I am sure a lot have asked but looking to possible change careers in becoming a Pilot I am not sure if becoming Regional Airline is better or corporate? but my concern is if i where to join ATP or are there other schools out there. I am just concern of leaving my income and going into a school and not be able to have income coming in or benefits. Has anyone delt with this issue and how did you handle this?
Hey Jason. I can relate to your post in a big way. I’ve been working a corporate gig for almost 10 years now, and I’ve decided to go for my dream job as an airline pilot. I have the same concerns as you and I’m interested to connect with people who are taking the same leap!
Yea I just dont know if to start small and just get my PPL or just go all in for ATP but I still need to pay my bills.
Man I hear you on that one. What I like about ATP or similar institutions is they’ve got a structured path. If you hook up with your local CFI it may take longer and cost more. The job market is strong, so going all in will shorten the time horizon to getting back to near what you’re making now. But to your point, them bills don’t go away. Do you live in Northern IL??
I am trying to do it while working full time and then some. It is not easy. For sure I would go the part 61 route though if I had to do it all over again. The other way around is a drag
First please visit our FAQ section as we answer many common questions including the different routes.
Second you haven’t taken a lesson or decided if you even want to fly. You need not be concerned with whether you should go Corporate or Regional. TONS to do before that becomes a consideration.
Last, unless you’re living at home and just graduated HS the decision to quit your job and switch careers is something that EVERY successful pilot has had to deal with. There’s no question they’ll be sacrifice but this is literally the best time in history to become a pilot. Salaries are up and hiring is booming. That says there are ZERO guarantees you’ll be successful. The are grownup decisions that can only be made by you.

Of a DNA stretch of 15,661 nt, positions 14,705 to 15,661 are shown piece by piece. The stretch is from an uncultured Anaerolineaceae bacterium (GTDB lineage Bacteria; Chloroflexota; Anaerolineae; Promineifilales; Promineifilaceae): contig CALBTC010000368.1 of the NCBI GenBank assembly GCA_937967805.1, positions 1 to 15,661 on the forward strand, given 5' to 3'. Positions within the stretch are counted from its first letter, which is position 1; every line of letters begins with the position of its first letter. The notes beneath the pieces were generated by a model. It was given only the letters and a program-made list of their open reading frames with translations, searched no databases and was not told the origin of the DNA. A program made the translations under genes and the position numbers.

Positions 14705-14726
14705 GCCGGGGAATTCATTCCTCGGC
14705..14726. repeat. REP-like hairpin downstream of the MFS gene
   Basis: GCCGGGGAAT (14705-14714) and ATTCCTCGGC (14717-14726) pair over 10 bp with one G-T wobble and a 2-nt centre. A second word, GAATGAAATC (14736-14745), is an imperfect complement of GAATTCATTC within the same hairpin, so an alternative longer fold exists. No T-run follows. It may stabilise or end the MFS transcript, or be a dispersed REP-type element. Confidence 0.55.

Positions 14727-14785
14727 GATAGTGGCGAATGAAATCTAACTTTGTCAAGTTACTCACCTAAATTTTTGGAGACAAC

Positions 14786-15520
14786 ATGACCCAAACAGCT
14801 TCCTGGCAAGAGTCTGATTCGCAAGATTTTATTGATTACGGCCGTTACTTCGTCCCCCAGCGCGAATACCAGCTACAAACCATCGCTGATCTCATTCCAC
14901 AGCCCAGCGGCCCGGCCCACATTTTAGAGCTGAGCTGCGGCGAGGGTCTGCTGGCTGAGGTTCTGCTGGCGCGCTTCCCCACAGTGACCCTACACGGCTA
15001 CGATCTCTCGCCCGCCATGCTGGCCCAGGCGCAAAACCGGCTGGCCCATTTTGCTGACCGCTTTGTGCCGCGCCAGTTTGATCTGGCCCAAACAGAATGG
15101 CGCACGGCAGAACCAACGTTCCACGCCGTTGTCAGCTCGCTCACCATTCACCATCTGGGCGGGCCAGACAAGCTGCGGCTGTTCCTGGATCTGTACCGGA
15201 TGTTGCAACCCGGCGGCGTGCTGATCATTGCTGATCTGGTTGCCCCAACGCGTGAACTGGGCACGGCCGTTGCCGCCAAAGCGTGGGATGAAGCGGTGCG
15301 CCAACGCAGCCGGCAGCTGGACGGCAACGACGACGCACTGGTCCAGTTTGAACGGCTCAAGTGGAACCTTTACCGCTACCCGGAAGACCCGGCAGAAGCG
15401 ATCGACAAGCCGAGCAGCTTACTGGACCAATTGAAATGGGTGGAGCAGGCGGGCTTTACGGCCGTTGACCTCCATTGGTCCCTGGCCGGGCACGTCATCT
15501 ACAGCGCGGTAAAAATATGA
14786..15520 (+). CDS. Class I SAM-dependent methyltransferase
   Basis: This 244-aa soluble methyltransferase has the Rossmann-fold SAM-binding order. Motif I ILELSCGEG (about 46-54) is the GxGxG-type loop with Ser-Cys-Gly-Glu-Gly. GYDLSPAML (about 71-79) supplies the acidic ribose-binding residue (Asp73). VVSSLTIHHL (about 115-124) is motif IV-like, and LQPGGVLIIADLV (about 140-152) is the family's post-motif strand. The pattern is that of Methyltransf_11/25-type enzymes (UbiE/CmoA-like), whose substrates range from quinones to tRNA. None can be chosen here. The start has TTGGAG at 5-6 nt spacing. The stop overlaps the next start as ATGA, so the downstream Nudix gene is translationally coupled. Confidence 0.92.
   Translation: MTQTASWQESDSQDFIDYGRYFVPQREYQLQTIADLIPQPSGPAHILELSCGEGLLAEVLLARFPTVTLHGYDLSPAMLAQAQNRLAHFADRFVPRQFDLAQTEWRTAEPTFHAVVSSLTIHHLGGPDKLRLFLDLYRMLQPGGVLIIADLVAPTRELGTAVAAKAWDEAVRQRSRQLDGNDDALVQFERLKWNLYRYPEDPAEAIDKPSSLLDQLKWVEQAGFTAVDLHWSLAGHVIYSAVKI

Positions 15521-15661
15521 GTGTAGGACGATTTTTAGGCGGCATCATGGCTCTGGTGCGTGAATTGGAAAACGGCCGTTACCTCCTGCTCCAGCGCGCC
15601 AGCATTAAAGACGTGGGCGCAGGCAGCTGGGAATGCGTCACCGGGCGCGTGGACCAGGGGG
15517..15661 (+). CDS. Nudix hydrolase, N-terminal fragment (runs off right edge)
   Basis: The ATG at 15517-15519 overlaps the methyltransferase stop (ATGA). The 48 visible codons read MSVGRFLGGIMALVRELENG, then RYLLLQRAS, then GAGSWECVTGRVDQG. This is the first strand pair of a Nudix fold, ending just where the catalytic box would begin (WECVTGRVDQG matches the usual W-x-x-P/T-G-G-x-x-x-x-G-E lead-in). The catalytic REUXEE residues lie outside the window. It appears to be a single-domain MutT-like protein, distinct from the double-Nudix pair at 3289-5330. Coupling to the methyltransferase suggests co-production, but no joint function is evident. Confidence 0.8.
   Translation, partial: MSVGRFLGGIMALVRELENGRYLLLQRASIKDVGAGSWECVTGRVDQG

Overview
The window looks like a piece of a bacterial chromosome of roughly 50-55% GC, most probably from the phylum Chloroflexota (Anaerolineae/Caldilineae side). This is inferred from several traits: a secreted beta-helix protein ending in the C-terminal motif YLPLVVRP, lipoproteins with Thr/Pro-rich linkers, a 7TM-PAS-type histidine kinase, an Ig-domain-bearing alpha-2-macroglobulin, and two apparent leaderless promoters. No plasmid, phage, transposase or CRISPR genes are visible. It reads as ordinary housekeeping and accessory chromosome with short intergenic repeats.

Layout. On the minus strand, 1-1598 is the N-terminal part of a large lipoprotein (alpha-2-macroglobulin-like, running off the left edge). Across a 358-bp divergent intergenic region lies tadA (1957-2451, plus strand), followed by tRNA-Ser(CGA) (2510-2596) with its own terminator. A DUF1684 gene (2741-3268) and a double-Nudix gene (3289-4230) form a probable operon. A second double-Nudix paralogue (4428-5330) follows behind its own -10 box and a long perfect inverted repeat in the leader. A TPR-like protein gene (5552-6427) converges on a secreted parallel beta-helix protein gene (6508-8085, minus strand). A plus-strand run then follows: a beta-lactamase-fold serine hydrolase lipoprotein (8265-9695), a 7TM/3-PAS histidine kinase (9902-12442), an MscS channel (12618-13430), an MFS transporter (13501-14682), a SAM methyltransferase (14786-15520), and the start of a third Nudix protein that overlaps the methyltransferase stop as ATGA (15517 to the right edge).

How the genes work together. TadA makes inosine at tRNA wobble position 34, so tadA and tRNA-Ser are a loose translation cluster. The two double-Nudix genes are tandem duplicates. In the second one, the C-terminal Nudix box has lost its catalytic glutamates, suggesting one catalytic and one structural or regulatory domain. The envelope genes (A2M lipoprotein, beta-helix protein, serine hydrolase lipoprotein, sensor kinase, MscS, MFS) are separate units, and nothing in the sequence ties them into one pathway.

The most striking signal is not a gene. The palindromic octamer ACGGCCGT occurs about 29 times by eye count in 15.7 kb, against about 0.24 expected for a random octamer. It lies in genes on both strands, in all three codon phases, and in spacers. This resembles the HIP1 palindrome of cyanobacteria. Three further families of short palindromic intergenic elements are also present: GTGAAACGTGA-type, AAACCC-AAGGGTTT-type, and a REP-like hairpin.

I understand that but not to have a income for 9 months is a long time… but i understand just like any career learning is important. I just don’t want to come to a point where I just spent 80,000 and there is no work but i don;t think that will happen as you say booming. Do you recommend ATP?
If you look up and to the left of this page you’ll clearly see the ATP logo. ALL the mentors and most of the contributors on this forum are current or former ATP students. Therefore it’s safe to say we ALL recommend ATP. Not because we’re salesman (which we’re not) but we all were in the same place you are now, all did our research, all concluded ATP was the best choice and are successful grads of the program.
That said we encourage everyone to do their own research and make the best decision for themselves.
Deciding to fly corporate to potentially save money from the cost of flight training is not what I would advise. If you want to fly corporate because you prefer that lifestyle over the airlines, then we can talk.
First, you don’t know that you’ll be able to save money on flight training. Self-paced programs without fixed costs can actually cost you more in the end if you go in without a clear vision in mind. Not only that, your instructor also needs to have the availability, and if the airplane breaks it needs to be returned to service ASAP. Self-paced programs can be good for those who need the extra time to assimilate the training and/or work on the side. They are not a guaranteed way to save money. With few exceptions, most actually spend more.